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The Lion’s Ear: A Tribute to Leo X, Musician among Popes
La Morra: Voices (Franz Vizthum, Ivo Haun de Oliveira, Giovanni Cantarini, Giacomo Schiavo, Jean-Christophe Groffe); Corina Marti (recorders, harpsichord), Michał Gondko (lute, viola da mano); David Hatcher (viola da gamba, recorder); Soma Salat-Zakariá (viola da gamba); Ann Allen (recorders); Ralph Stelzenmüller (harpsichord); Corina Marti and Michał Gondko (directors)
rec. Beuggen Castle, Rheinfelden, Germany, February 2015
Notes in English, German and French. Texts and translations included
RAMÉE RAM1403 [65:35]

Pope Leo X was born Giovanni de’ Medici, the second son of Lorenzo the Magnificent, in 1475 and probably chose the name Leo when elected Pope in 1531 because shortly before his birth, his mother, Clarice Orsini, had a dream (nightmare?) in which she saw herself delivered, not of a human child, but of a huge, though gentle, lion! As a child he grew up in the thoroughly and brilliantly humanist environment of Lorenzo’s ‘court’; his tutors including Angelo Poliziano, a poet (in Greek, Latin and Italian), a classical scholar and translator, and the great Neoplatonist and editor of Plato, Marsilio Ficino. Lorenzo intended him (primarily for the benefit of the family) for a career in the church. At the age of six Giovanni was tonsured, to initiate his career in the church and was very soon given multiple benefices in Italy and elsewhere. Giovanni’s limited abilities, given his age, did nothing to hold back his ecclesiastical career. At the age of 13 he was (largely through his father’s influence) made a cardinal. During the papacy of Julius II (1503-13) he served as papal legate to Bologna and Romagna and in 1513, at the age of 38, he succeeded Julius and became Pope. In character and in terms of his actions while Pope, Leo was (in the words of John Julius Norwich) “less a pope than a Renaissance prince”.

A pleasure-loving homosexual, Leo loved all forms of spectacle and public celebrations; he was an enthusiastic huntsman and fond of hosting banquets, attending plays and concerts. He appointed the humanist scholars Pietro Bembo and Jacopo Sadoleto as his secretaries. Poets and writers, such as Marco Girolamo Vida, Giangiorgio Trissino and Bandello were welcomed to the papal court; he supported the plays of Ariosto and Cardinal Bibbiena (who may have been the Pope’s lover) as part of a desire to encourage the revival of theatre in Rome. He also did much (and spent much papal money) to revive the University (La Sapienza) in Rome (more or less defunct for the previous 30 years), appointing many new professors and adding new subjects of study. He was also a lavish patron of artists and architects, most notably Raphael. Leo commissioned frescoes for the Vatican from Raphael, as his predecessor had also done. He also commissioned Raphael to design tapestries to hang in the Sistine Chapel (they are now in the Vatican Picture Gallery) Some of the cartoons for these tapestries are in the collection of the Victoria and Albert Museum, as is a coloured terracotta bust of Leo in 1512 (the year before he became Pope) by Antonio de’Benintendi (reproduced on the cover of this CD); Raphael’s portrait of Leo is in the Uffizi. Naturally enough, music had not been neglected in the young Giovanni’s education. From 1485 to 1489, for example, he was taught by no less a figure than Heinrich Isaac. During his years as a cardinal, Josquin des Préz was a member of the Papal Choir and the Pope-to-be was reportedly fascinated by his music. Indeed, his greatest love was for Franco-Flemish polyphony. Some six months after becoming Pope he appointed Elzéar Genet (also known as Carpentras) as the new Chapel Master. Adalbert Roth (in Raphael: Cartoons and Tapestries for the Sistine Chapel, edited by M. Evans, C. Browne and A. Neselroth, 2010) goes so far as to say that “the pontificate of Leo X represents a remarkable moment in the history of European music. As a result of his expert musical patronage, the College of the Papal Chapel became the leading musical centre in Italy, and, probably, the principal court chapel in Europe”. Leo’s fascination with music was commented on by many contemporaries and was remembered well after his death. In 1564 (more than 40 years after Leo’s death) the historian and theologian Wilhelm Eisengrein recorded that “Leo X loved musicians most of all”.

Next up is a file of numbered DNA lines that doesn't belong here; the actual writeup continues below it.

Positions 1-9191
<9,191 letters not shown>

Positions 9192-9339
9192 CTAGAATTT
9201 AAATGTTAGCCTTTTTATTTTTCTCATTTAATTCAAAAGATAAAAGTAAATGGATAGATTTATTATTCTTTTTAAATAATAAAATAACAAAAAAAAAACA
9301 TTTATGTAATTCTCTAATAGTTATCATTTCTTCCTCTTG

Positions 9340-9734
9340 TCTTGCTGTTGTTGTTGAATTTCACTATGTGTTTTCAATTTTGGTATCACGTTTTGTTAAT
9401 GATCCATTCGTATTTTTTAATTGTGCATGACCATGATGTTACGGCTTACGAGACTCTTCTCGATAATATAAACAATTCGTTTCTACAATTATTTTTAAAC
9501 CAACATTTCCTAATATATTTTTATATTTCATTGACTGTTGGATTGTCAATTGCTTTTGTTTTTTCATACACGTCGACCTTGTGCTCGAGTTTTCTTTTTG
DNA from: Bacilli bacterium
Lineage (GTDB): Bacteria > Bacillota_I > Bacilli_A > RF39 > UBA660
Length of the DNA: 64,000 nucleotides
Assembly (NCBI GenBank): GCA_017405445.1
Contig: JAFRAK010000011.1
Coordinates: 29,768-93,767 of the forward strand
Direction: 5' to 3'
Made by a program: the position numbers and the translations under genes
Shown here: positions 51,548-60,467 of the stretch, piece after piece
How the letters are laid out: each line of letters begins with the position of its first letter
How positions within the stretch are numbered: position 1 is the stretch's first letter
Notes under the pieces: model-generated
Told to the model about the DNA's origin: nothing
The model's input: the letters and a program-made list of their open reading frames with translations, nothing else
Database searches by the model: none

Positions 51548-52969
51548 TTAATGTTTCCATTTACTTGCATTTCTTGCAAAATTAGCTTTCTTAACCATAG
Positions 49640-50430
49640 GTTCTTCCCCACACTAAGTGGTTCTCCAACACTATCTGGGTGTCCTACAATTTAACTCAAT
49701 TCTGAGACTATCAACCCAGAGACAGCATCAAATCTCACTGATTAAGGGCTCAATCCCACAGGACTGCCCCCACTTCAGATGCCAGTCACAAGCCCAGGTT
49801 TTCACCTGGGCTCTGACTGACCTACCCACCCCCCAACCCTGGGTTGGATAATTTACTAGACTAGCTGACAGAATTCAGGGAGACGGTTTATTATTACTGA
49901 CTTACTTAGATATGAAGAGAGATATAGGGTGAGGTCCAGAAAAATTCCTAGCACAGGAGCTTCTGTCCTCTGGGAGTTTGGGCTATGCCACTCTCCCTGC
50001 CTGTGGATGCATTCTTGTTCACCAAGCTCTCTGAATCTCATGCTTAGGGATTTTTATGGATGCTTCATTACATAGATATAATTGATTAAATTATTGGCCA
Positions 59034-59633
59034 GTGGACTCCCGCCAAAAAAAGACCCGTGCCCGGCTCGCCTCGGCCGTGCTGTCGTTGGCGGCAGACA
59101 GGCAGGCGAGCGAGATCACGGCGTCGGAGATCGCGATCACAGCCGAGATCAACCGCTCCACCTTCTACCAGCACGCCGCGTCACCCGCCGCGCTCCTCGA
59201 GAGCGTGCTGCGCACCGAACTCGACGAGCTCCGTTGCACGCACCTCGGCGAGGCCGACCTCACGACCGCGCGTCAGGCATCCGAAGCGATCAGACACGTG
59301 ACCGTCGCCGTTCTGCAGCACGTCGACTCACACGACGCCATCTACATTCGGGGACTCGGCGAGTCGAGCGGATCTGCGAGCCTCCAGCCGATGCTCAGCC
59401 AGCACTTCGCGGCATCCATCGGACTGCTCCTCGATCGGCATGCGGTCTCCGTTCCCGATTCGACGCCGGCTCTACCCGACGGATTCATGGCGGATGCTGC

Given the fervour of Leo X’s love of music, it is entirely fitting that a CD should be devoted to his musical world, to the ‘soundscape’ he ‘created’ and enjoyed. The programme on this CD was devised by La Morra’s directors, Corina Marti and Michał, in collaboration with Professor Anthony M. Cummings, author of The Lion’s Ear: Pope Leo X, the Renaissance Papacy, and Music (University of Michigan Press, 2012). I know of only one predecessor of the disc under review, Vivat Leo! Music For A Medici Pope (Challenge Classics CC 72366) by Joshua Rifkin and Capella Pratensis, issued in 2010. I don’t have present access to that disc (though I heard it some time ago) so I can’t comment in detail, but insofar as it concentrates exclusively on sacred polyphony it isn’t a direct rival to La Morra’s CD, since The Lion’s Ear, seeks, rather, to represent something like the full range of Pope Leo’s musical interests, sacred and secular, vocal and instrumental. The aim is laudable, but has the disadvantage that the quantity of music which might have been included is far greater than could be adequately represented on a single disc and, as a result, The Lion’s Ear is more of a ‘sampler’ than one might have wished. (It is a shame, for example, that we hear only a very brief extract from the setting of the Lamentations of Jeremiah by one of Leo’s favourite composers, Elzéar Genet (more often known as Carpentras, after his place of birth in Provence).